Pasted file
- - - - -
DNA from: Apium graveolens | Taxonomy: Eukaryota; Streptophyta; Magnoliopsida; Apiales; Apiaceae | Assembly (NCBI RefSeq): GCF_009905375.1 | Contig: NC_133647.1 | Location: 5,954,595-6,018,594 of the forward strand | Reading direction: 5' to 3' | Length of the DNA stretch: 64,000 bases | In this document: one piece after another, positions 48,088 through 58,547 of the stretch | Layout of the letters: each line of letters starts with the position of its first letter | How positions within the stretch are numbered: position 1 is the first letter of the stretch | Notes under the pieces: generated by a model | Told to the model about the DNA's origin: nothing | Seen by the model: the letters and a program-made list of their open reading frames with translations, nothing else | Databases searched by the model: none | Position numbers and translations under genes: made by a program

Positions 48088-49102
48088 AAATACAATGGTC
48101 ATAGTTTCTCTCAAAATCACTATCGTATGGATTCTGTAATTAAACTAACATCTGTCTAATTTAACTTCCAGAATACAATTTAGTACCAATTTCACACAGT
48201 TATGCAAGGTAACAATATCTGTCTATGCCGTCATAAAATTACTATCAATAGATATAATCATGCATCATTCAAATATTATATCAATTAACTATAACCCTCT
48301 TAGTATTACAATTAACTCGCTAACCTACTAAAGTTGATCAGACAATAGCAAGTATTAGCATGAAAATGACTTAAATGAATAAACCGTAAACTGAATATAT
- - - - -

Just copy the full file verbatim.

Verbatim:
DNA from: Apium graveolens | Taxonomy: Eukaryota; Streptophyta; Magnoliopsida; Apiales; Apiaceae | Assembly (NCBI RefSeq): GCF_009905375.1 | Contig: NC_133647.1 | Location: 5,954,595-6,018,594 of the forward strand | Reading direction: 5' to 3' | Length of the DNA stretch: 64,000 bases | In this document: one piece after another, positions 48,088 through 58,547 of the stretch | Layout of the letters: each line of letters starts with the position of its first letter | How positions within the stretch are numbered: position 1 is the first letter of the stretch | Notes under the pieces: generated by a model | Told to the model about the DNA's origin: nothing | Seen by the model: the letters and a program-made list of their open reading frames with translations, nothing else | Databases searched by the model: none | Position numbers and translations under genes: made by a program

Positions 48088-49102
48088 AAATACAATGGTC
48101 ATAGTTTCTCTCAAAATCACTATCGTATGGATTCTGTAATTAAACTAACATCTGTCTAATTTAACTTCCAGAATACAATTTAGTACCAATTTCACACAGT
48201 TATGCAAGGTAACAATATCTGTCTATGCCGTCATAAAATTACTATCAATAGATATAATCATGCATCATTCAAATATTATATCAATTAACTATAACCCTCT
48301 TAGTATTACAATTAACTCGCTAACCTACTAAAGTTGATCAGACAATAGCAAGTATTAGCATGAAAATGACTTAAATGAATAAACCGTAAACTGAATATAT